Without prior knowledge, you may think that the Buttkicker is some form of new-fangled electronic device which would kick your butt after you’ve been playing video games for too long. Alas, as good as that would be – you’re not far off from the truth. The Buttkicker is a tactile transducer which converts audio signals (especially deep bass) into rumbling or vibration for the enhancement of digital media, games and simulations. It’s essentially just a bigger vibration (rumble pak) that modern game controllers come with which you can strap to your chair, lounge seat or even your bed to provide the same experience to your whole body! It provides a much needed new level of immersion, intensity and realism to otherwise seemingly dull gaming experiences. But just to quell your excitement right now – No, it can’t be used as a ‘vibrator’… it would kill you.
If you’d like more information on buttkickers and how they work please check out my introduction to buttkickers article:
Now that you’ve got the introduction and understanding of what they do, let’s jump into the most prominent question people face, which is price. It’s not for the faint of heart, or the shallow pocketed individual, but I believe it’s still reasonably priced to compete with the alternative solutions out there from manufacturers such as Clark Synthesis and Crowson Technology. You can typically pick up a single Buttkicker LFE, chair mounting kit and amp for about $995 AU packaged together which includes (almost) all the cables you need to get it set up. If you want additional transducers you’ll have to fork out another $339 each which doesn’t actually include the cables you need to power it either! If you purchase a second Buttkicker you may also want to add the chair mounting kit to avoid quite a lot of hassle if you’re going to mount it to basically anything.
ButtKicker® LFE Transducer
Dimensions: 5.375″ H x 5.375″ W
Frequency Response: 5 – 200 Hz
Weight: 11 lbs / 5 kgs
Nominal Impedance: 4 ohms
Power Handling: 400 watts min.
BKA1000-N Power Amplifier Specs
Dimensions: 12″ W x 12″ L x 4″ H
Weight: 25 lbs / 11.4 kgs
Power Handling: 1000 watts @ 4 ohms 1900 watts @ 2 ohms
The construction of these babies is one major highlight, they are built like a rock, a rock that’s made of metal that you could seemingly throw off a two-story balcony and expect to survive. They have a built-in heat-sink which is visible by the fins on the outside to dissipate the heat when you try to make them work too hard or vibrate excessively for long periods. I’ve never had a problem with them getting too hot and I live in Australia, but then again I’ve never run them at maximum power for long durations on a movie of pure bass and explosions… Movies typically give them a chance to cool down between shakes as well which is a bonus, but honestly the shake is enough with them on 1/3 the power, but more on that later. These things weigh quite a lot, coming in at 25 lbs or 11.4 kgs for the kit, and about 5 kgs for a single LFE. You couldn’t mount one of these to one of those flimsy 5-wheel office chairs because it would basically fall over from too much top-side weight, and if you did the vibration would honestly move the chair across the room with ease assuming it don’t fall over first. Anyway the point I’m trying to make here is that you’ll need a solid base or chair in which to mount the unit, I recommend either a couch or Obutto Revolution Cockpit which I’ve currently got two mounted to. If you want to add vibration to an office chair I would recommend the Buttkicker Gamer 2 which has a purposely designed mount to fit on basically any chair you own, the vibration won’t nearly be as much, but it should be easier to feel with a smaller chair.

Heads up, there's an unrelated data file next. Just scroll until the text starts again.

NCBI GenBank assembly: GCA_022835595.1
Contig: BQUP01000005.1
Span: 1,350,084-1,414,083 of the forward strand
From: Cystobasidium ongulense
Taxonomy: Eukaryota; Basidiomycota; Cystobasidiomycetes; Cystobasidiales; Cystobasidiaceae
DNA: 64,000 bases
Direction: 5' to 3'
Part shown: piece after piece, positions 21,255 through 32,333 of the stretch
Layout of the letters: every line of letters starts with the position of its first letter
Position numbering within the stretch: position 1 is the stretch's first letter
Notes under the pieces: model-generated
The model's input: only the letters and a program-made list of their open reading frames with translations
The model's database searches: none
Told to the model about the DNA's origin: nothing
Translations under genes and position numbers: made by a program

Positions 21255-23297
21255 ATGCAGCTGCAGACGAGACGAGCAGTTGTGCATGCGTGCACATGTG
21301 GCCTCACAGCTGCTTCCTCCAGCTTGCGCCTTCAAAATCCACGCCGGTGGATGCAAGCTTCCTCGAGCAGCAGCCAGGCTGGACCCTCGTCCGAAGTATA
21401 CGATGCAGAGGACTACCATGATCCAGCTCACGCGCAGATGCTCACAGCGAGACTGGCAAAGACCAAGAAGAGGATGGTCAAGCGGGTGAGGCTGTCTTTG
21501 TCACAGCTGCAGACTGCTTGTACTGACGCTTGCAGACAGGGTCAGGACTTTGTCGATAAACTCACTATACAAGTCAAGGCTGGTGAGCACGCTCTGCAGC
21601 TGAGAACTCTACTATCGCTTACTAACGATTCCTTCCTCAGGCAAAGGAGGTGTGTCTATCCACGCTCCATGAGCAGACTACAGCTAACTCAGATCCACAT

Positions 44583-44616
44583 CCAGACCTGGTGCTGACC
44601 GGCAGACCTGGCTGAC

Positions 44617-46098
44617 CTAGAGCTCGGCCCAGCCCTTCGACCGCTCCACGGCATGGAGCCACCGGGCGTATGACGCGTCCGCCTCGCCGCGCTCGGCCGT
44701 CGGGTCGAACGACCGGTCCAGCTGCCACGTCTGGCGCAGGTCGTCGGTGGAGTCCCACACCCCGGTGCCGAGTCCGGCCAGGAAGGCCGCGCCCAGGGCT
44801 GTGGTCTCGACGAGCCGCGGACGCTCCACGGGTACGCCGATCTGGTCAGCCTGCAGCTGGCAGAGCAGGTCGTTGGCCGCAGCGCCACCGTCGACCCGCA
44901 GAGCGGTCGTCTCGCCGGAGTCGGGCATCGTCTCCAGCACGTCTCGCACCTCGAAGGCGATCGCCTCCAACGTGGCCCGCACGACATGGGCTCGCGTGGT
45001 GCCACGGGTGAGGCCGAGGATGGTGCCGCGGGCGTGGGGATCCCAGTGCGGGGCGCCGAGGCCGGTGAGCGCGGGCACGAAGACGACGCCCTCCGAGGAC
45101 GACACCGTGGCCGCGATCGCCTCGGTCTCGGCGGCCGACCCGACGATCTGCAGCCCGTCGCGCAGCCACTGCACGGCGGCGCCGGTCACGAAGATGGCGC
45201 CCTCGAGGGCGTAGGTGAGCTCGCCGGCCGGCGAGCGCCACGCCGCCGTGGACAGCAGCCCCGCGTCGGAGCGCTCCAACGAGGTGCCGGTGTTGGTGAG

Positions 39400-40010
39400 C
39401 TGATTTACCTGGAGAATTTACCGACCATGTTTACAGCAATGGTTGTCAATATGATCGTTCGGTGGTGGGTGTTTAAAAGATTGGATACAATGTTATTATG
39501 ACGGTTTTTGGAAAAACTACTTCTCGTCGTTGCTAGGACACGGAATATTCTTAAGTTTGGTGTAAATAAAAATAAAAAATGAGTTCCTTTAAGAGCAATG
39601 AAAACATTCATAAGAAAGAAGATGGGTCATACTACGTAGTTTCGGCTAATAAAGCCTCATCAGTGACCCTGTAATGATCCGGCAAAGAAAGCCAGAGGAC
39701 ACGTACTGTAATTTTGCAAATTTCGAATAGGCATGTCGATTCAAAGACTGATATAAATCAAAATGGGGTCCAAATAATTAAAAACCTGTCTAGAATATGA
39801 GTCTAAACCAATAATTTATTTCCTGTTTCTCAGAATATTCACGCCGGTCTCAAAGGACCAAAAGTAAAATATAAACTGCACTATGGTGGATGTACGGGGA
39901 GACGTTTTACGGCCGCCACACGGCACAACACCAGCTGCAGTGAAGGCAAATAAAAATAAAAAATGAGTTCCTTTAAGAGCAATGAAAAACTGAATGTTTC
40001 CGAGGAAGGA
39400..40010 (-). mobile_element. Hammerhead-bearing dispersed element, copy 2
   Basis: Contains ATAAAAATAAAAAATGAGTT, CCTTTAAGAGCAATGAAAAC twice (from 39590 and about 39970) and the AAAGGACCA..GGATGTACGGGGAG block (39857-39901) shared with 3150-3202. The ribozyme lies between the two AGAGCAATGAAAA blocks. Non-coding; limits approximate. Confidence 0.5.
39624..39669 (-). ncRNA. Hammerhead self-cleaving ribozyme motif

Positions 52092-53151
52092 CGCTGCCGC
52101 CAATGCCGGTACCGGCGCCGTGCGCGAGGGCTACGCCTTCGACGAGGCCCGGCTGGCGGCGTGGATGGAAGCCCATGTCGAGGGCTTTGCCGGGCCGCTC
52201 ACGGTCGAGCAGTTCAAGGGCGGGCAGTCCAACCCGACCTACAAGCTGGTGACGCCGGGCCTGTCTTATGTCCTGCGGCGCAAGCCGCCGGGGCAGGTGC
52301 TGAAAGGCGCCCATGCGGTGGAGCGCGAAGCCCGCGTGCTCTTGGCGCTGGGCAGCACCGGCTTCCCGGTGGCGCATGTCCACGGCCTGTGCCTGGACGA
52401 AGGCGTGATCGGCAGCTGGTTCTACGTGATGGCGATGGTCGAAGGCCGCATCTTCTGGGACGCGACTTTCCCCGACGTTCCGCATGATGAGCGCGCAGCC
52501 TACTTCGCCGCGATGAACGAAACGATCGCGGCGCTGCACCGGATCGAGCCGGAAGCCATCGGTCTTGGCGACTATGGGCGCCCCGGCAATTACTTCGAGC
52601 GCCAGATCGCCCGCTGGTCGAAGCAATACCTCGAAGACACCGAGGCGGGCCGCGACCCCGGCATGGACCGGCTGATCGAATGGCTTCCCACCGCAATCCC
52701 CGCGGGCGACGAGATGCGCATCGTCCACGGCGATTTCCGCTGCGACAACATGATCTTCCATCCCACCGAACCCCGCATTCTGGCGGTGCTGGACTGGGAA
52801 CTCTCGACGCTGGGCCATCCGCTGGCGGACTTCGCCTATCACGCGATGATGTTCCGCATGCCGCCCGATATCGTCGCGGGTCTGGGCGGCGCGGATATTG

If you’re interested in seeing how I mounted my Buttkicker LFE’s to my Obutto Revolution please take a look here:
The amplifier appears to be of amazing quality, it’s solidly built with ventilation holes at the top and a wide range of audio switches on the front. To list them all there’s an on/off switch on the front left which has a very high quality click feel to it. Two boolean filter toggles for low cutoff and high cutoff which also have a very satisfying flick feel to them and two knobs on the right side for the high frequency cutoff and the volume/shake of the unit. On the back there’s the 240v input (in Australia) which uses typical 3-pin pc power cables which I like as you can find them almost anywhere. You’ll also find the speaker wire output which I assume can fit up to three-four separate wires for three or four LFE units, although I can’t confirm this as I’m only using two, but the manual recommends you use wire nuts instead of doing this. Then there’s a high level and line input ports for the input signal which is affected by the front controls.
The LFE’s are quite aesthetically pleasing to look at overall with a glossy black finish and a blue sticker on the top. As mentioned above there’s large metal fins covering the sides which are all rounded and filed to avoid damage to your hands unlike modern heat-sinks which seem almost purposely designed to slice your fingers. The first thoughts that came into my head when opening the packages were that these things were quite bigger and heavier than I thought, and mounting them would be harder. Although I always had the choice of mounting them using the couch set or physically bolting them to my Obutto. I wish they came with an additional mounting bracket for circular and square beams, this would ease the pain of having to drill holes in the couch kit to be able to mount it to other objects. Their size also makes them rather hard to mount, I managed to find two spots on my Obutto where they could be positioned barely touching the floor. After purchasing these I now recommend going down a level to the ButtKicker Simulation kit if you don’t mind a little less vibration, it would also fit much easier, although I’m not quite sure how you would mount those. Just a quick note – you should definitely test your Buttkickers before drilling anything as you may have a defective unit and it’s much easier prior to attaching it to anything. Also when testing them – just a recommendation NOT to sit on them.. that is all.